How to Tackle RC

User avatar
RamTitan
Posts: 1092
Joined: Mon Jun 15, 2015 7:45 pm

How to Tackle RC

Postby RamTitan » Mon May 02, 2016 12:30 pm

I've been stuck in the 166-171 range for 8 months or so now, and do retakes in the 174-176 range.

I typically miss 2-4 in LR, and 0-3 in games.

However, my RC is all over the place. There have been times where I've gone -0, and others (like most recently) where I've missed as many as 8 or 9.

I started doing the Puzzle Theory (piecing all of the answers together), and writing a brief statement summarizing each paragraph. These helped initially, but not as much anymore.

I also understand that all of the answers are in the passage, but I'm finding the answer choices so convoluted that I can't find them. With that said, I typically finish RC with a few minutes of extra time.

How do I properly review RC? What can I do to get better?

User avatar
RamTitan
Posts: 1092
Joined: Mon Jun 15, 2015 7:45 pm

Re: How to Tackle RC

Postby RamTitan » Mon May 02, 2016 6:42 pm

I notice that I typically get inference and author's attitude/most likely to agree with questions incorrect. Also, that if I can't identify the main point of the passage correctly, I get a ton of questions wrong (seems obvious haha).

Something else I've noticed is that the next day when BRing the test, I make the questions I missed correct without even reading the passage again. What gives?

Also, it's the more recent RCs that I've been bombing. From 2011 on I've had struggles, but before then I've been missing 4 at the most.

User avatar
RamTitan
Posts: 1092
Joined: Mon Jun 15, 2015 7:45 pm

Re: How to Tackle RC

Postby RamTitan » Mon May 09, 2016 11:06 am

An example of my frustrations:

June 2015 Test - missed 2 LR, 0 AR, and 8 RC! That's a 170, but if I could whittle those RC errors down I'd be killing it!

User avatar
Mikey
Posts: 7556
Joined: Sat Nov 28, 2015 5:24 pm

Re: How to Tackle RC

Postby Mikey » Mon May 09, 2016 3:23 pm

So you write a brief sentence or 2 on the side of each paragraph of what it's about? That's good to know, but you should have that in your memory. Do you annotate view points? Author's attitude? and so on?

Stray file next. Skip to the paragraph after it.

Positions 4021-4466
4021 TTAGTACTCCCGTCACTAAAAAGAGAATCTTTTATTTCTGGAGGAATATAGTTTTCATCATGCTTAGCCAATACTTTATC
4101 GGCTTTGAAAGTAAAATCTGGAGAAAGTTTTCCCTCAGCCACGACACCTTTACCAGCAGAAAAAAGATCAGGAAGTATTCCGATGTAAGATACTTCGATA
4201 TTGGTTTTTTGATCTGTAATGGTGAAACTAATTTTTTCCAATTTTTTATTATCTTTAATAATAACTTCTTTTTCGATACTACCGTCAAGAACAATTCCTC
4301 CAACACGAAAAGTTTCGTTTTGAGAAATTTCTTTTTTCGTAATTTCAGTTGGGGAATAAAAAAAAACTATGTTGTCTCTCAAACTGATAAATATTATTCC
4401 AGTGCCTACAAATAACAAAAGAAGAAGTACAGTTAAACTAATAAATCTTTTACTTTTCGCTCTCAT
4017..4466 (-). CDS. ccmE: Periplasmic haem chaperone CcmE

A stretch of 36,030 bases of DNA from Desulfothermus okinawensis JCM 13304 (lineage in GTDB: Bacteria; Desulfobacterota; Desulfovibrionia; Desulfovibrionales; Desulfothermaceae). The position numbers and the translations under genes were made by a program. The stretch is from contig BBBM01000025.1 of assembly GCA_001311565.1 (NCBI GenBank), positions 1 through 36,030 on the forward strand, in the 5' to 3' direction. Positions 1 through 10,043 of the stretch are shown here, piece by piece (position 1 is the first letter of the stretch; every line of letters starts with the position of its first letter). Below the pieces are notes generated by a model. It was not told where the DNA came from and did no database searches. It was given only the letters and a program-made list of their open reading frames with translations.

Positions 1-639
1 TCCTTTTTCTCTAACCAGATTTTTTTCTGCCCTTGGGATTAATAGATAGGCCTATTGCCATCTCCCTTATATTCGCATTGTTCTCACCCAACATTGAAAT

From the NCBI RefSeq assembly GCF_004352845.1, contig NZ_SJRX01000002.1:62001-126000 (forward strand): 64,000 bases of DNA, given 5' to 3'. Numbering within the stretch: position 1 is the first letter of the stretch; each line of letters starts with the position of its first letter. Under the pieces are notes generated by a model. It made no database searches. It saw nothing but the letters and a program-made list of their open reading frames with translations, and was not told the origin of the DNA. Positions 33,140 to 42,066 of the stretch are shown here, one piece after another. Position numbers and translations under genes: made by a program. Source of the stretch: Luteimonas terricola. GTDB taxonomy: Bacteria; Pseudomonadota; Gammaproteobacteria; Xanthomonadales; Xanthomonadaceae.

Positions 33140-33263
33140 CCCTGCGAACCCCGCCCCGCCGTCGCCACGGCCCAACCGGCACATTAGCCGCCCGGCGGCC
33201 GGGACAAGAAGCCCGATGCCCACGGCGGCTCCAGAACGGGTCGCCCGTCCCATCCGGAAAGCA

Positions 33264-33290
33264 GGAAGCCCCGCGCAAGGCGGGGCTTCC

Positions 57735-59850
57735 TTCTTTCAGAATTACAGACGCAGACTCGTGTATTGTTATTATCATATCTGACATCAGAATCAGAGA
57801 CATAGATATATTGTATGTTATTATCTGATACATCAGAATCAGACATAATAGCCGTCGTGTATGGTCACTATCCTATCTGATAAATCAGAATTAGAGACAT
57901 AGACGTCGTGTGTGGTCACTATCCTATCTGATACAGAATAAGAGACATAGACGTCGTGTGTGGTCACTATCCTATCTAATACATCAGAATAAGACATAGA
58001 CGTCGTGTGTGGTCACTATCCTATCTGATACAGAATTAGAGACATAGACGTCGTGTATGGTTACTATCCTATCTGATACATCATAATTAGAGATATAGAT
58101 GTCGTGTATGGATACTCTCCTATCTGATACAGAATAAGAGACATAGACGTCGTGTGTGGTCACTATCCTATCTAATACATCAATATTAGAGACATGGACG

Also, when are you taking the LSAT? June or September?

Edit: sorry if it wasn't clear but when I said "you should have that in your memory", I mean knowing the general structure of the passage, for example:
P1: The definition and background info about the LSAT
P2: View 1- why the LSAT sucks
P3: View 2- why the LSAT doesn't suck :roll:
P4: Author's view on the two opinions and whether he/she sides with one or not, etc.

Something general like that is what I meant :)

TLSDookie
Posts: 70
Joined: Mon Mar 21, 2016 3:48 pm

Re: How to Tackle RC

Postby TLSDookie » Mon May 09, 2016 4:09 pm

Got a 173 and most of the points I lost were RC, so take this with a generous grain of salt, but I was struggling a lot with author's view/most likely to agree with. What I found was I was implicitly adding a lot of my own background knowledge/biases to the article as I read through it (too quickly) the first time, and then assuming I could answer those types of questions from what I remembered reading. In fact even glancing back at the passage I could find a sentence that had generally similar language to one of the answers and that seemed to be a pretty solid choice, I usually had even underlined it/included notation etc. These are trap answers.

Most likely to agree with shouldn't require you to make logical assumptions, nor is it as simple as matching the language/vocab used in an answer choice with something from the passage. Read the context in which the sentence is used! Reading 5 lines before and after the topic raised in the prompt is a good rule, but sometimes you'll have to adjust that depending on the passage. Usually they'll try to trip you up by including it as one of the "expert viewpoints" but then including a word/sentence several lines before/after indicating author skepticism of this viewpoint.

Another way they try to trick you with these questions is with the "must be false/could be false/could be true/must be true" distinctions. I often got down to two good choices in these types of questions, and had trouble deciding between them, especially under time pressure. Overly broad (could be true) choices are bad, as they infer the author would agree with more than is explicitly clear from the passage. It can be tough to tell what is overly broad in passages with extremely technical language, but try not to allow the scope of the answer to exceed the scope of the passage.

Hope this helps! RC is definitely the trickiest to identify where you're going wrong in, stay optimistic!

User avatar
RamTitan
Posts: 1092
Joined: Mon Jun 15, 2015 7:45 pm

Re: How to Tackle RC

Postby RamTitan » Mon May 09, 2016 5:16 pm

TheMikey wrote:So you write a brief sentence or 2 on the side of each paragraph of what it's about? That's good to know, but you should have that in your memory. Do you annotate view points? Author's attitude? and so on?

Also, when are you taking the LSAT? June or September?

Edit: sorry if it wasn't clear but when I said "you should have that in your memory", I mean knowing the general structure of the passage, for example:
P1: The definition and background info about the LSAT